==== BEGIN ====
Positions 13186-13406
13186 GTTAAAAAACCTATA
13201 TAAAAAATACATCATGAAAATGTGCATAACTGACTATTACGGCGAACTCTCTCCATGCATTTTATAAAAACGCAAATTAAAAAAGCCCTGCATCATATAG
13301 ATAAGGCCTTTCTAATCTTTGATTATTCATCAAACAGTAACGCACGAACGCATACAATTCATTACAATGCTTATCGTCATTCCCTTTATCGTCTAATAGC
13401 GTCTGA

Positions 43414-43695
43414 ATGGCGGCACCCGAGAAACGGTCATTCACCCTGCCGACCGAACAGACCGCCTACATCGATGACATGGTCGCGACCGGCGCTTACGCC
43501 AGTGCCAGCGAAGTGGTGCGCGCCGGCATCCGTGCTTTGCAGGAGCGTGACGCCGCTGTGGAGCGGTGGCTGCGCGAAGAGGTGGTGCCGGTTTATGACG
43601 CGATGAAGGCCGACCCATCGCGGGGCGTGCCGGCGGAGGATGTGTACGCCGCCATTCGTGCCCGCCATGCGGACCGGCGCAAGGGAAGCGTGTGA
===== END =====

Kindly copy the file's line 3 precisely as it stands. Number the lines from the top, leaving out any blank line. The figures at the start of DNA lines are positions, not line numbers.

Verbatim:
13201 TAAAAAATACATCATGAAAATGTGCATAACTGACTATTACGGCGAACTCTCTCCATGCATTTTATAAAAACGCAAATTAAAAAAGCCCTGCATCATATAG